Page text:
The powerful painkiller tramadol will be banned in-competition in cycling from March this year.
Cycling's world governing body, the UCI, has announced its own ban despite the drug not being included on the World Anti-Doping Agency (Wada) prohibited list.
Penalties for a positive test range from disqualification from the event to a nine-month ban for a third offence.
Tramadol was detected in 4.4% of all samples taken in cycling in 2017.
The UCI said the aim of the ban is "preserving the rider's health and safety" because of the side-effects of tramadol.
Possible side-effects include nausea and dizziness, while tramadol is also addictive and there are concerns it has caused crashes by making riders drowsy.
Wada's 2017 monitoring report showed that 68% of all urine samples containing tramadol taken from 35 Olympic sports were from cyclists.
Under the new ban, a rider testing positive for tramadol for the first time will be disqualified from the event they are tested at and fined 5,000 Swiss francs (£3,925).
A second offence will also result in disqualification and a five-month suspension, which increases to nine months for a third positive test.
Teams may also be punished, with any UCI-registered outfit facing a fine of 10,000 Swiss francs (£7,850) if two of their riders test positive in the same 12-month period.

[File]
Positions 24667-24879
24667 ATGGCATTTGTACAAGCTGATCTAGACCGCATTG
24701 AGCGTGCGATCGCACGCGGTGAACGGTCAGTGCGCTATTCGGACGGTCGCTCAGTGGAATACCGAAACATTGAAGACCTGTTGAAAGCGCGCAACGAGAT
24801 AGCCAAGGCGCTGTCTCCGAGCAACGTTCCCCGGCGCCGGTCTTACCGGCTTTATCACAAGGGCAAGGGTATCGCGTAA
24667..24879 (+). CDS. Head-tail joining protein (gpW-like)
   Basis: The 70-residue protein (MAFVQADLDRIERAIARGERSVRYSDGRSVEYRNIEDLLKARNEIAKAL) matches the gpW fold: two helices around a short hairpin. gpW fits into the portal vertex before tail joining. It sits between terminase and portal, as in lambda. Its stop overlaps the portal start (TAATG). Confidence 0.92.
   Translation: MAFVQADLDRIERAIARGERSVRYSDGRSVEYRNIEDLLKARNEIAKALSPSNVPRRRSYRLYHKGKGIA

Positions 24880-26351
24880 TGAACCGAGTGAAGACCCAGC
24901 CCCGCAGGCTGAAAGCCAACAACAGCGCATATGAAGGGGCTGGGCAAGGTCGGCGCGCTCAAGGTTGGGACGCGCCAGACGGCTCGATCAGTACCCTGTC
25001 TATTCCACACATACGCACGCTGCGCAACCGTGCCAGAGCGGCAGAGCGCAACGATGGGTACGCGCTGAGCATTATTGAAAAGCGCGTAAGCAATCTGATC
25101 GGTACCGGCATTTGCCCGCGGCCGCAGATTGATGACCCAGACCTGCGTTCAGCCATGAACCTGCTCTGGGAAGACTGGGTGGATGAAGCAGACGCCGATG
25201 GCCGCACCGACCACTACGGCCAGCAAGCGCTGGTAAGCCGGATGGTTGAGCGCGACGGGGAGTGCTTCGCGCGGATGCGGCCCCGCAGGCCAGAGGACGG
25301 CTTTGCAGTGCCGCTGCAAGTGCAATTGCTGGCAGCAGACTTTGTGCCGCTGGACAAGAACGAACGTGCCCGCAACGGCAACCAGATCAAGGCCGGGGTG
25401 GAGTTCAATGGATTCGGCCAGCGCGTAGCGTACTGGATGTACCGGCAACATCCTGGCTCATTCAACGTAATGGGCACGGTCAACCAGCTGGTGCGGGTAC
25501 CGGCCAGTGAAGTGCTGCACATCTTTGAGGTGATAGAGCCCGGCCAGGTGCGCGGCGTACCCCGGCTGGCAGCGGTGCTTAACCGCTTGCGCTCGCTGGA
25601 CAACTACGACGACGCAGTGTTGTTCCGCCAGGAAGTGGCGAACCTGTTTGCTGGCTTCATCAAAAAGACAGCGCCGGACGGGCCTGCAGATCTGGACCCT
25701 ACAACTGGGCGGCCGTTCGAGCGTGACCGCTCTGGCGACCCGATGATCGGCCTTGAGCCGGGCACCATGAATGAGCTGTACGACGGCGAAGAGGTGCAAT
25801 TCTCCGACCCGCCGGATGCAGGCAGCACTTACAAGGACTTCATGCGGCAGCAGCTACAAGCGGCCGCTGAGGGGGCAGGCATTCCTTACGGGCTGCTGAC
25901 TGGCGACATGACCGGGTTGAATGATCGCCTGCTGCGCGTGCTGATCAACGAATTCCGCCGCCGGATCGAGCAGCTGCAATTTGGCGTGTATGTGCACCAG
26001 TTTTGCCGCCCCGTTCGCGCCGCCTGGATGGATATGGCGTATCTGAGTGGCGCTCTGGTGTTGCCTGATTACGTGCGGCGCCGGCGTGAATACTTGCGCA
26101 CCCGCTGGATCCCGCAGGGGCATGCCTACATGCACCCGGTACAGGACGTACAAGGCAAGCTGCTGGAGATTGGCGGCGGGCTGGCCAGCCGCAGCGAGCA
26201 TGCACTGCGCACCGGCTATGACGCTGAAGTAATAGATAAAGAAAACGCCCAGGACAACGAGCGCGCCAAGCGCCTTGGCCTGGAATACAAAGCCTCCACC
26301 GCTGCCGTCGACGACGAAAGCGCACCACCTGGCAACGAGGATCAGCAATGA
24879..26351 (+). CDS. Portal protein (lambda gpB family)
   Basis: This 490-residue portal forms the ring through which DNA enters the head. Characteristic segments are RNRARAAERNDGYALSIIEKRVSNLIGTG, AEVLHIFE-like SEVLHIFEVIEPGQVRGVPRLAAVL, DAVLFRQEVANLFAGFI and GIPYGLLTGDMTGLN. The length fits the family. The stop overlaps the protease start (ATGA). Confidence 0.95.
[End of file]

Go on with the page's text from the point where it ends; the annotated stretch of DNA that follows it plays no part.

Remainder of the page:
A further offence within the same 12 months will see the team suspended for between one and 12 months, to be decided by the UCI disciplinary commission.
The UCI and the UK and US Anti-Doping Agencies have called on Wada to add tramadol to the banned list.
However, Wada said last year it is not yet convinced tramadol is performance-enhancing but could ban it if ongoing studies conclude it is.
British cyclist Josh Edmondson told BBC Sport in 2017 that he had severe depression after independently using tramadol while at Team Sky, after former rider Michael Barry had said he used the drug at the British outfit.
Team Sky said its policy is that none of its cyclists should ride while using tramadol and that it does not give the drug to riders while racing or training.
In 2016, former Team Sky rider Jonathan Tiernan-Locke told BBC Sport said he had been offered tramadol at the 2012 World Championships in the Netherlands when riding for Great Britain.
British Cycling said the doctor concerned - former chief medic Richard Freeman - denied Tiernan-Locke's claim.